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Tony Lamb jokes that he drives an ice cream truck for a living. As understatements go, that one’s a whopper. Lamb leads one of the nation’s fastest-growing franchises, Kona Ice--the shaved ice company he founded in 2007 after a subpar experience with the ice cream man.

Last year, Kona Ice generated $166 million in system-wide sales and $26 million in annual revenue across more than 1,000 franchises in 49 states. Lamb supports the business with a surprisingly lean team. He credits his efficiency to the smart deployment of high-quality technology.

“What if?”

Lamb recalls the worst ice cream truck experience he ever had.It was a broken-down Chevy covered with stickers. We paid the derelict driver $20 for four freezer-burnt popsicles. It felt like someone had taken an iconic institution, the Good Humor man, and run him into the ground.”

Over the next few months, Lamb began to wonder, “What if?” What if the truck had been beautiful, the driver had been in uniform, and the products had been fresh and affordable? Lamb answered his own questions. The answer was Kona Ice.

How’s that for understaffed

Lamb runs the back end of the business from a 27,000-square-foot office in Florence, Kentucky. Recently, Kona Ice built two warehouses, increasing its footprint by 44,000 square feet. A consulting company once described Kona Ice as “woefully understaffed.” That was in 2014, when Lamb was supporting 400 franchises with 35 employees. Today, Kona Ice has 1,050 franchises and 45 full-time team members. While its franchisee count has almost tripled, the support team has only increased by less than a third.

Lamb doesn’t agree with the “understaffed” assessment. An independent survey by Franchise Business Review has ranked Kona Ice No. 1 in franchisee satisfaction for the past five years. Lamb says this explains his company’s steady growth -- he and his team provide exceptional support to their franchisees. “How can we be understaffed if my franchisee rating is so high? It goes back to technology and how efficient my employees are. We don’t need 300 employees, because everyone here is extremely well-connected,” he explains.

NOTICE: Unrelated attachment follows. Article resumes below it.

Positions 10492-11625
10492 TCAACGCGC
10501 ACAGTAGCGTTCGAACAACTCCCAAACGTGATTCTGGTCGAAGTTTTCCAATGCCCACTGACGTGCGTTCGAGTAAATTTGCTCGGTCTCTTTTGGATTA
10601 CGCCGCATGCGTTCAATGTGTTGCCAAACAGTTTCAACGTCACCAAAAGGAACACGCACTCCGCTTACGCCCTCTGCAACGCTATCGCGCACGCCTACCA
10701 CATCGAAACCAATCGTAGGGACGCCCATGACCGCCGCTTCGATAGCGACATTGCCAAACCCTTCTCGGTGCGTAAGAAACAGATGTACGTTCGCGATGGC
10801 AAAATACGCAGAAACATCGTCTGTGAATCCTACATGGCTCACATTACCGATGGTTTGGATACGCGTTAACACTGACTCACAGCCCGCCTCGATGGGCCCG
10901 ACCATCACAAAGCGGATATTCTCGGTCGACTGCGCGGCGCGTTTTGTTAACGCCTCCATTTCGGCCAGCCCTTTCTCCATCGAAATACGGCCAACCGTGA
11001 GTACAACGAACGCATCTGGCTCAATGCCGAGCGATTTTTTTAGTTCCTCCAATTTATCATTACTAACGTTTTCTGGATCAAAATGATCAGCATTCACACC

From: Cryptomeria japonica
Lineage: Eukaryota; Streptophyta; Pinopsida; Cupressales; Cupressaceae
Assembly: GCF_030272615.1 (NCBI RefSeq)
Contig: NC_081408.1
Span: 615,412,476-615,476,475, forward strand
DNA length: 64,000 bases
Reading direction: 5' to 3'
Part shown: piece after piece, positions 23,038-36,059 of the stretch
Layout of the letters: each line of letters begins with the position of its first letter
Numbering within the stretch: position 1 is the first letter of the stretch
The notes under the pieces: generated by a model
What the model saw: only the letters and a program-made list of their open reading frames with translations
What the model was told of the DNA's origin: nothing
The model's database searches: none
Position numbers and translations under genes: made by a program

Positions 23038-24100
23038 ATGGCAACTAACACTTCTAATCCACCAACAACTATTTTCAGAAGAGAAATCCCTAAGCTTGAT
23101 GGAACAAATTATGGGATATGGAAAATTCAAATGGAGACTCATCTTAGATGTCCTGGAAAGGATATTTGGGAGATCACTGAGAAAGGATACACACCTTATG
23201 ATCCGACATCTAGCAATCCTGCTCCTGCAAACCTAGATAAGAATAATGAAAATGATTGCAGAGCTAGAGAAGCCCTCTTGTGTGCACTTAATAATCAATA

The Kona Ice support team uses Intel-powered computers and on-site servers to support reliable and fast communication, to back up business-critical data, and to power software and tools for its accounting, sales processes, and franchisee training programs. In fact, the company is almost entirely paperless.

Lamb says one of the best decisions he ever made was to bring a video team in house. They have created almost 500 video tutorials. They host them on Litmos, a learning management system, so franchisees can access the training they need, when they need it. Additionally, Lamb built a searchable franchisee training database, reducing the number of phone calls the support team needs to field. Kona Ice also runs weekly webinars that their franchisees join from all over the country.

Tech on the trucks

Kona Ice trucks are equipped with GPS and mapping technology, cameras, and high-efficiency battery systems. Franchisees use Square to process payments. Lamb is also working with Intel to develop digital menus for the vehicles.

The trucks are designed to be “a party on wheels,” with tropical-inspired music and interactive components. Customers add their own flavors and toppings. Now Lamb wants to turn the trucks into wireless hotspots and roll out an app-based system so he can communicate with nearby customers. “My customers are young, and they are heavy mobile phone users. I’d love to be able to send them coupons and engage them as they get closer to the truck,” he says. 

Lamb is always looking for the next efficiency improvement. He attends conferences and reads voraciously to stay up on technology and marketing trends. He handles marketing in house, relying on Google AdWords and, most recently, paid Facebook campaigns to drive awareness for the Kona Ice brand. “When it comes to tech, we are adoptive, but I don’t over-complicate,” says Lamb. “It is not about using technology for the sake of it.” 

Rather, it is about using technology to do a whole lot more with less.

 

 

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Published on: Jun 7, 2018